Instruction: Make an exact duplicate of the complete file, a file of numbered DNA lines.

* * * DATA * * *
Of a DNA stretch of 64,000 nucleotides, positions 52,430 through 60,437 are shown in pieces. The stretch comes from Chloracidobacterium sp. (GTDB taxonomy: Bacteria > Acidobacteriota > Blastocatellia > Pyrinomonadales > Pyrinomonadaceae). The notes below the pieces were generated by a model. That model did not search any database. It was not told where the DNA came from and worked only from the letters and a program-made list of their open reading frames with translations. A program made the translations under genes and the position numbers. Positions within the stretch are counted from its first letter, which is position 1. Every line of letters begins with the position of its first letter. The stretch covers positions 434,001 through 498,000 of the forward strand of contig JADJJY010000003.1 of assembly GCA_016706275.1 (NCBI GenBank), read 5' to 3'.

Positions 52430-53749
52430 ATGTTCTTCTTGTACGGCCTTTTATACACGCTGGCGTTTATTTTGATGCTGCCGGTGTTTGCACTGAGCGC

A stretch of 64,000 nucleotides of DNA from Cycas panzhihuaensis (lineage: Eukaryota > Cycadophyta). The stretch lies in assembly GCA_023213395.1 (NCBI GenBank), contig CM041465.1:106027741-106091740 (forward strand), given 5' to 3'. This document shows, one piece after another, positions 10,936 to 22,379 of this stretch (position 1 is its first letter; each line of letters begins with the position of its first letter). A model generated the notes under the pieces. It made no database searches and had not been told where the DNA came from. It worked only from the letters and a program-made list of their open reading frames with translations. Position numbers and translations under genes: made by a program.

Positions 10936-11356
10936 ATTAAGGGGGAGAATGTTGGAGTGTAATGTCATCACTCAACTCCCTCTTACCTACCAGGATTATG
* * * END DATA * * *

Of a DNA stretch of 64,000 nucleotides, positions 52,430 through 60,437 are shown in pieces. The stretch comes from Chloracidobacterium sp. (GTDB taxonomy: Bacteria > Acidobacteriota > Blastocatellia > Pyrinomonadales > Pyrinomonadaceae). The notes below the pieces were generated by a model. That model did not search any database. It was not told where the DNA came from and worked only from the letters and a program-made list of their open reading frames with translations. A program made the translations under genes and the position numbers. Positions within the stretch are counted from its first letter, which is position 1. Every line of letters begins with the position of its first letter. The stretch covers positions 434,001 through 498,000 of the forward strand of contig JADJJY010000003.1 of assembly GCA_016706275.1 (NCBI GenBank), read 5' to 3'.

Positions 52430-53749
52430 ATGTTCTTCTTGTACGGCCTTTTATACACGCTGGCGTTTATTTTGATGCTGCCGGTGTTTGCACTGAGCGC

A stretch of 64,000 nucleotides of DNA from Cycas panzhihuaensis (lineage: Eukaryota > Cycadophyta). The stretch lies in assembly GCA_023213395.1 (NCBI GenBank), contig CM041465.1:106027741-106091740 (forward strand), given 5' to 3'. This document shows, one piece after another, positions 10,936 to 22,379 of this stretch (position 1 is its first letter; each line of letters begins with the position of its first letter). A model generated the notes under the pieces. It made no database searches and had not been told where the DNA came from. It worked only from the letters and a program-made list of their open reading frames with translations. Position numbers and translations under genes: made by a program.

Positions 10936-11356
10936 ATTAAGGGGGAGAATGTTGGAGTGTAATGTCATCACTCAACTCCCTCTTACCTACCAGGATTATG